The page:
The other day NPR ran a story about Peter Gabriel's new album, Scratch My Back, on which he interprets songs from artists ranging from Arcade Fire to Randy Newman. That report gave the album high marks, saying it "ought to be the ultimate in inessential vanity projects — an album-length love letter to a star's impeccably curated record collection — but it flat-out isn't."
To be fair, I only listened to two tracks all the way through, and snippets of a handful more. I would have listened more, but I got bored. Gabriel has adopted a stripped-down approach that lets the lyrics stand out, but his lugubrious pace is dirgelike--and, yes, I know that lugubrious and dirgelike mean pretty much the same thing, but I just had to say it twice.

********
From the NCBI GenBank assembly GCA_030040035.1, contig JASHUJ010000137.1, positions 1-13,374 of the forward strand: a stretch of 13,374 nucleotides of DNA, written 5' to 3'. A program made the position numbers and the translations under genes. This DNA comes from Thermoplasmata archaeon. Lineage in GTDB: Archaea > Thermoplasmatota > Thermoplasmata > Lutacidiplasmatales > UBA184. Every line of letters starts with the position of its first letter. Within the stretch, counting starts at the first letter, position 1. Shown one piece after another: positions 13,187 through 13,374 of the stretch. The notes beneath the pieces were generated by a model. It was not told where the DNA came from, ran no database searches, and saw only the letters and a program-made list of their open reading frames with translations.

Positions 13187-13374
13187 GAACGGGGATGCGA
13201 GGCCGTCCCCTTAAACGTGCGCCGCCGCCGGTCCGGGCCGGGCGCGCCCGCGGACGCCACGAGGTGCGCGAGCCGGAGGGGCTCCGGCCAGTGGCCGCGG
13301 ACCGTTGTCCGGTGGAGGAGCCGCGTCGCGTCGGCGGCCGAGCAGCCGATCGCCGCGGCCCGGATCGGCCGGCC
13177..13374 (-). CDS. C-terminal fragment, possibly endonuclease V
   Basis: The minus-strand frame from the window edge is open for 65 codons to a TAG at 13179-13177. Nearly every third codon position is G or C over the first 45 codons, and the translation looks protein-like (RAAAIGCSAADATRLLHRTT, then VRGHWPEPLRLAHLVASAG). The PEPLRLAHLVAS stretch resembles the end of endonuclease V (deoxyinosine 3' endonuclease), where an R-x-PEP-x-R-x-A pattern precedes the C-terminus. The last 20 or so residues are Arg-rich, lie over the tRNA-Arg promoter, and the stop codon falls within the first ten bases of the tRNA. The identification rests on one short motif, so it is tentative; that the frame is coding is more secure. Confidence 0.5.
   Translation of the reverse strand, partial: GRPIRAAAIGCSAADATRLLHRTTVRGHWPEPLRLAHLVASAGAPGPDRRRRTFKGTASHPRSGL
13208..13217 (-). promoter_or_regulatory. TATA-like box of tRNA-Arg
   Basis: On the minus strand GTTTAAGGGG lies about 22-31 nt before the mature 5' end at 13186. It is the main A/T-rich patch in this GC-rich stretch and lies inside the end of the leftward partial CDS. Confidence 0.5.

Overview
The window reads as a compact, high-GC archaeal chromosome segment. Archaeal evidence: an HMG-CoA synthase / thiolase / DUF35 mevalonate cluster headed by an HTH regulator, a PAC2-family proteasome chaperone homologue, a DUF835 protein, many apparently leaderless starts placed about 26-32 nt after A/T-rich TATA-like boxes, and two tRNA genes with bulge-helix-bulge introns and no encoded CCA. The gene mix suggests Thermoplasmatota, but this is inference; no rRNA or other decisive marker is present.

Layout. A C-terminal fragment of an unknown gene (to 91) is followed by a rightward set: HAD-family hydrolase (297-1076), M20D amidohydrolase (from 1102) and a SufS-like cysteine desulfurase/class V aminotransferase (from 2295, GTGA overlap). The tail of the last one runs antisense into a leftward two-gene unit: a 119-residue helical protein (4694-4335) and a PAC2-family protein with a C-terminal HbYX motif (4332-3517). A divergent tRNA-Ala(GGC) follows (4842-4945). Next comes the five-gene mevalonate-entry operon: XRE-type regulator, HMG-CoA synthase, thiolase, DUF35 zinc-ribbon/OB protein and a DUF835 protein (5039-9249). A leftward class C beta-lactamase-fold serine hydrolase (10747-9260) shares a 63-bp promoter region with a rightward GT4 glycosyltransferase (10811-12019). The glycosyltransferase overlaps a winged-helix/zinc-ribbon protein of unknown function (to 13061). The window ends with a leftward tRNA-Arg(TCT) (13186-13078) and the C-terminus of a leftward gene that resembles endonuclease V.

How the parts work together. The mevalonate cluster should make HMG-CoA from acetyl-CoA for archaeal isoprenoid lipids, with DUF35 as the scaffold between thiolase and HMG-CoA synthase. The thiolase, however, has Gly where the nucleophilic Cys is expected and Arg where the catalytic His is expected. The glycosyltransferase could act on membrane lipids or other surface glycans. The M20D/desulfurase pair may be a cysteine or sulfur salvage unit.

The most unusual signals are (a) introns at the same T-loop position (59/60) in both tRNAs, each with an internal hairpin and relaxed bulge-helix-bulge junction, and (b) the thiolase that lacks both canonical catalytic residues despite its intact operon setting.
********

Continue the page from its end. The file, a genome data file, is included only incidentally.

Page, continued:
NPR thought Gabriel found new dimensions in Bon Iver's Flume, but I must have missed it. Perhaps, for me, it's a song that is so defined by Justin Vernon’s quirky falsetto that nobody else should even try. Tell me what you think:
The song that really put me off is Gabriel’s version of David Bowie’s Heroes. He’s stripped away the rhythmic drive that, to my ear, defines the song and makes it great. If you don’t fall asleep too quickly, you’ll hear a little Philip Glass-ian rhythm at the end of Gabriel's take, but it misses the point.
The first clip below is Gabriel’s version (with video in support of a Haiti relief effort). It’s followed by two versions by Mr. Bowie. The first of those is from a Bing Crosby Christmas special in 1977, of all things. I post it for the novelty value and because of Bowie's self-love demonstrated at about the 1:00 mark. The second clip is a live performance from (I’m guessing) the mid-1990s, when Bowie was at the pinnacle of coolness. Plus, he sings an alternate opening verse which is fun. I have not posted the concert version he signs in German.